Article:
“He would be on the commercial…” Or The TV Kid

Screenshot 2013-05-20 at 16.38.32Betsy Byars sure knows how to write a melancholy kids book. This book is nearly, but not quite as depressing as The Cartoonistand as The Pinballs.

Lennie lives with his mom in the Fairlyland Motel. He and his mom had spent most of his life moving from town to town so the mom could provide a better life for them. When Lennie’s grandfather died and left his business, the aforementioned Fairyland Motel, to Lennie’s mom, she jumped at the chance to run it, and hoped that this would be her and Lennie’s last move.

Because of all the moving around, Lennie was a poor student. And he didn’t have any friends, never having stayed in place long enough to make real friends. Lennie’s closest friend was his television. Every evening, when he was supposed to be studying, he was actually getting lost in the world of game shows, sitcoms, and old-time shows like Lassie or The Waltons.

When Lennie wasn’t watching TV, he was daydreaming  about being on TV, either as a contestant on a game show, as a commercial actor, or as a member of a well-functioning nuclear family from a sitcom.

After he failing another science test, a depressed Lennie wanders off one Saturday afternoon and crosses a private lake behind the motel. He likes to go back there to look at the fancy vacation homes back there. Lennie had earlier discovered where the owners kept their keys while they weren’t there and had taken to going through people’s homes. He never took anything, he just liked looking at the stuff and pretending he lived there.

As he was breaking in to one of the homes, a cop car turned onto the street, so Lennie hid underneath the house out of the cops’ vision. The cops found the key stuck in the door where Lennie left it and started searching around. After they left for good, Lennie was squirming his way out from under the house, pulled down a pile of rocks when a rattle snake came out and bit him.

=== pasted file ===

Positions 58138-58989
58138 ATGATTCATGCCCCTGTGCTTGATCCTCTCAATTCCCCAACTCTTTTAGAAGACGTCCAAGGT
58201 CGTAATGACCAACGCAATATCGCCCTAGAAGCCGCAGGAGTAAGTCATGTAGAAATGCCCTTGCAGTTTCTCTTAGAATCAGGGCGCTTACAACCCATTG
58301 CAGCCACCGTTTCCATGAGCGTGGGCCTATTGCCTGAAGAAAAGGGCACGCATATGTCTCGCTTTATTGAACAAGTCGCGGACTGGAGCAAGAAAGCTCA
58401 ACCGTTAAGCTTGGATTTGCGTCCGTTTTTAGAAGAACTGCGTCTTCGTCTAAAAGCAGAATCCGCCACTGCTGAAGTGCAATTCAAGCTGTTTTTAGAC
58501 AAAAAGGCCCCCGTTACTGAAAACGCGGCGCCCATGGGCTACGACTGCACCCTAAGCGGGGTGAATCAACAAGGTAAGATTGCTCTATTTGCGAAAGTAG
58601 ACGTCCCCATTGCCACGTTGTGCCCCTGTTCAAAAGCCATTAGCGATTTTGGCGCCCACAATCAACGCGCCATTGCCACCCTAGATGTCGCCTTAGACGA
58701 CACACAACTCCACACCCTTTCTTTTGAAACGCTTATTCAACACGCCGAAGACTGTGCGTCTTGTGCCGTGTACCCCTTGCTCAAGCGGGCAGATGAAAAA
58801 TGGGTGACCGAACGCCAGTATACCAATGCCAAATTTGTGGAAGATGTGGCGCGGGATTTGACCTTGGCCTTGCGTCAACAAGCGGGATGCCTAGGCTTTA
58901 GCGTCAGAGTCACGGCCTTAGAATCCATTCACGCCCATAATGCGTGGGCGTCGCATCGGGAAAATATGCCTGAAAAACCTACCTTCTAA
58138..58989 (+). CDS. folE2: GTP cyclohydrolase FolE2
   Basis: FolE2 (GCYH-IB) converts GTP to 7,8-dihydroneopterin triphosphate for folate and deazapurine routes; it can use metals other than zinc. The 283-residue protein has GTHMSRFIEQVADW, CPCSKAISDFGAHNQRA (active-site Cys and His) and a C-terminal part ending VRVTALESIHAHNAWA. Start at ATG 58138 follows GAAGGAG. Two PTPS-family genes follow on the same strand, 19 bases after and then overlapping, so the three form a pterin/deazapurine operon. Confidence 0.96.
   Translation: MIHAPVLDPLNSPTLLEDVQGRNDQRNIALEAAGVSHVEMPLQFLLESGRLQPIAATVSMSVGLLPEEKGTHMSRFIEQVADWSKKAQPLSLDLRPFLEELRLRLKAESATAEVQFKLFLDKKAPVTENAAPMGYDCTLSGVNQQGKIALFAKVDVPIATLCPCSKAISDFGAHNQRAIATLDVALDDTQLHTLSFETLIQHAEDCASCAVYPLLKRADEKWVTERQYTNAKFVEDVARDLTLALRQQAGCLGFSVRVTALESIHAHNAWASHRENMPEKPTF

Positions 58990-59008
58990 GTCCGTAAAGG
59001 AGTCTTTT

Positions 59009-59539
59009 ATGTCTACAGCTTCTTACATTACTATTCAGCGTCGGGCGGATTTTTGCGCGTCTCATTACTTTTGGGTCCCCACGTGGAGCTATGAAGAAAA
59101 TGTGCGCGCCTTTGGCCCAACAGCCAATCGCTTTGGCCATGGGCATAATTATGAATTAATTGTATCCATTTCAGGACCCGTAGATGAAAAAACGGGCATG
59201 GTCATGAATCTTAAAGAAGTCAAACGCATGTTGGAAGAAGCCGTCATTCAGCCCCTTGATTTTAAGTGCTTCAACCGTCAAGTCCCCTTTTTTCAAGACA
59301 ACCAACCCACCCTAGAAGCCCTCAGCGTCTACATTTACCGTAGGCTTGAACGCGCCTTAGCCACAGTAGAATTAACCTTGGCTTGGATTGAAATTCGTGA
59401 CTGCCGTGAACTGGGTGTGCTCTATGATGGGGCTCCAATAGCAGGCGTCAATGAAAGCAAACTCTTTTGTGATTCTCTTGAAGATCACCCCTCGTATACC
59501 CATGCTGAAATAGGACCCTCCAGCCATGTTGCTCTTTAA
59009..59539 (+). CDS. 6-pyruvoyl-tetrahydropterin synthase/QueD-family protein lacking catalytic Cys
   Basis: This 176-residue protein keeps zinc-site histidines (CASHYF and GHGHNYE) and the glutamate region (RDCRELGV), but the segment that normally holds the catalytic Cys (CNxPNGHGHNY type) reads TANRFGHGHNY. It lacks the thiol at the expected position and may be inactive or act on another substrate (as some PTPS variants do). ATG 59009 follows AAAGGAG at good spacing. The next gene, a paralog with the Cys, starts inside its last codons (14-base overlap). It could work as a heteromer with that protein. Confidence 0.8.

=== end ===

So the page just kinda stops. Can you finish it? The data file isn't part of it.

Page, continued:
Lennie’s leg immediately began swelling and became really painful. He couldn’t even make it back to his boat in the lake. He lay down on the porch and was convinced he was dying. About an hour and a half later, as Lennie seems to be drifting in and out of consciousness, the cops come back and rush him to the hospital.

He stayed in the hospital for a couple weeks, befriending one of the cops who saved him. As he watches TV in the hospital, he starts to feel really disconnected from the shows that  he used to dream about so much. He feels like his near-death experience is more real than anything he watches on TV.  He ends up doing a report on rattlesnakes and their bites to make up for the poor grades he’d been getting on tests.

As the book ends, Lennie is back home at the motel and becoming friendly with two sisters who are staying there with their parents. He impresses them with his snake bite story.

  • One product Lennie imagines is called Friend. A real-size doll you can take along with you so you aren’t alone. Lennie thinks it’s a great idea, but when he’s almost dying from snake venom, he realizes it’s ridiculous and just a doll.
  • The motel Lennie’s mom runs used to be considered a southern road-side attraction, with a large lawn scattered with statues of fairy-tale characters. But now all that remains is a wishing-well and three worn out characters (Humpty Dumpty, an elf and Hansel). I can’t help but think that’s some kind of symbolism.
  • In the hospital, Lennie was watching an episode of Bonanza about some guy winning a Chinese girl in a poker game and he thought he was winning a horse. I don’t really get it, but it sounds fairly racist.
  • Lennie’s very astute observations about TV: “…The Waltons or the Brady Bunch made you think there was something wrong with you family, when really, Lennie thought, his own family – just him and his mom – was a hundred times realer than the Bradys or the Walton or the Cleavers or any other TV family you could name.”
  • Because I always look for things like this. This book is copyright 1976, and Lennie is probably eleven years old. That means he’d be forty-eight now.
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About nikkihb

Wife. Mother. Reader. Blogger.
This entry was posted in Betsy Byars. Bookmark the permalink.

3 Responses to “He would be on the commercial…” Or The TV Kid

  1. crd says:

    I read this as a kid and have always remembered it (with horror), because I could never get that scene out of my head where he makes a series of criss-crossing cuts over his ankle to alleviate the swelling.

  2. Karin says:

    This book also was super-memorable to me because of the snakebite – I didn’t remember a single other thing about it! Hope you are doing well – have always enjoyed your blog!

  3. Short-term car insurance is principally with regard to somebody that has handed their own generating check however haven’t selected the actual insurance plan of the option.

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